Newly Renovated Clinical Lab Opens At Eastern Mennonite University

  • Share:
September 05, 2018
Room To Grow
Newly Renovated Clinical Lab Opens At Eastern Mennonite University
Daily News- Record 9/1/18
HARRISONBURG — Snowy Zhao stepped into the newly renovated clinical lab at Eastern Mennonite University Thursday and was in complete awe.
Zhao, an undergraduate in the prelicensure nursing program at EMU, was one of 96 students in the clinical program who will experience the newly expanded 1,100 square- foot lab.
Laura Yoder, associate professor of nursing, said the renovated space will allow an extra eight students to be admitted into the program, with another eight added in the spring.  “Last year, we only had 96 admitted in the clinical program, but in two years we will have 128 students, which is a big jump for us,” Yoder said.
Renovations, including equipment upgrades, cost $245,000 and were completed Monday. The cost to upgrade the expanded lab, which is an addition to the Lisa Haverstick Memorial Lab, will be paid through private donations and grants.
Previously, lab had seven beds. With the additional space, there will be 12 stations.
Being able to work in the enlarged space and having more simulators to practice on will give Zhao and her classmates more hands- on learning, she said.
“Time is precious in the world of nursing,” she said. “Whenever students were trying to learn and practice before their tests, there just wasn’t enough room or simulators for us to practice on.”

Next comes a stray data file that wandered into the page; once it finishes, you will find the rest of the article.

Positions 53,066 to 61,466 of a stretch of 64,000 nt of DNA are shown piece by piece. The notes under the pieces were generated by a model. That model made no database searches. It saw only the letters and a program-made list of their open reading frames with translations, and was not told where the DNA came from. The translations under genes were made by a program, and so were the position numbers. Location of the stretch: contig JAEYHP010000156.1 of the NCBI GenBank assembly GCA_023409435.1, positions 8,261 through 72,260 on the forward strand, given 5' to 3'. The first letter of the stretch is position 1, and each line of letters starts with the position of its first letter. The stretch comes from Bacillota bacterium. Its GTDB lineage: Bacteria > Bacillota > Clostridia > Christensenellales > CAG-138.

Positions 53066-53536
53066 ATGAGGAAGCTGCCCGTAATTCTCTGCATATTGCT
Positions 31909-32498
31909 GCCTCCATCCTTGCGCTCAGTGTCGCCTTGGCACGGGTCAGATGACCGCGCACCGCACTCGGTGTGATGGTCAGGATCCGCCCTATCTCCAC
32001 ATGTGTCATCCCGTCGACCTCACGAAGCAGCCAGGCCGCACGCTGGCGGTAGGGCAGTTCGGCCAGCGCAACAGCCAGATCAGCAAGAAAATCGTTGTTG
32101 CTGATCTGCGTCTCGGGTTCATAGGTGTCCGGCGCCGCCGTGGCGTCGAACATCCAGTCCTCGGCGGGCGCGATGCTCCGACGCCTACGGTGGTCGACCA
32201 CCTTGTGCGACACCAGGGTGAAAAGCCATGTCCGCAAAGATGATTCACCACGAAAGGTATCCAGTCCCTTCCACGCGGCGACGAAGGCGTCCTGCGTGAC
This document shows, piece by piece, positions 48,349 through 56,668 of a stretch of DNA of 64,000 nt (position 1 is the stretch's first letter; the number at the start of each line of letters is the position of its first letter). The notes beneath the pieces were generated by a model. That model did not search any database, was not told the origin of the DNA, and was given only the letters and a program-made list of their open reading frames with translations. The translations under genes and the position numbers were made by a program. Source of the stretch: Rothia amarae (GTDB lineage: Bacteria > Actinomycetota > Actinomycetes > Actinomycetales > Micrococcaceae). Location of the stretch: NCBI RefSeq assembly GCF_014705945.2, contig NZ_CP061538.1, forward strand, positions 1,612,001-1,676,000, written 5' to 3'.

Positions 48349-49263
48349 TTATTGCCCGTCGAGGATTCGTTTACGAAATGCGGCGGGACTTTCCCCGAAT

Zhao said the renovated and updated lab will cut much of the learning time in half, an idea that Yoder echoed.
“The environment was so cramped, but today I could tell the students were more relaxed and efficient because they had more space,” she said.
Among many equipment upgrades, the program is having four nursing simulators custom made for the students to practice live scenarios on. Yoder said the simulators are expected to arrive at the campus soon, though she did not know a specific date.
Two simulators are “high- risk fidelity,” which allows their “chest” to move up and down. The other two custom- made simulators will be “midrisk fidelity,” which still allow the students to hear breathing sounds but won’t see much chest movement, according to Yonder.
The lab only has one mid-, one high- and two low- fidelity simulators
at the moment.
Yoder said once the new simulators arrive, their custom design will allow students to manage more difficult clinical situations and prepare them for real world encounters.
Eight beds with cabinets and overbed tables, eight oxygen hookups and IV pumps and other pieces of new equipment already have been placed in the new lab.
Of the $245,000 needed to cover the cost of improvements, about $86,000 has been raised, according to an EMU press release, with fundraising still going on to cover the remaining cost.
The nursing simulation lab memorializes Lisa Haverstick, a 1991 graduate who died in 2004 after a three- week battle with pancreatitis. The private donations, along with a grant from Anthem Blue Cross and Blue Shield, helped pay for the lab’s new equipment and technology.
The university offers a prelicensure, four-year bachelor’s degree and 15-month accelerated second degree program, according to the press release.
According to EMU, nearly every one of the program’s graduates are offered positions during their senior year. About 80 percent of them find work at regional health care facilities, including Sentara RMH, Augusta Health and the University of Virginia Hospital System.
“This program here at EMU has a good reputation and I know with these added benefits, it will provide all of us the best education possible to be successful once we leave here,” Zhao said.

Marina Baker of Appomattox (left) and Esther Ghale of Harrisonburg, both senior nursing students at Eastern Mennonite University, practice patient movement techniques during class Thursday afternoon.

Laura Yoder, associate professor of nursing, demonstrates listening to breathing on a simulator Thursday.

Laura Yoder, an associate nursing professor at Eastern Mennonite University, teaches a class Thursday afternoon.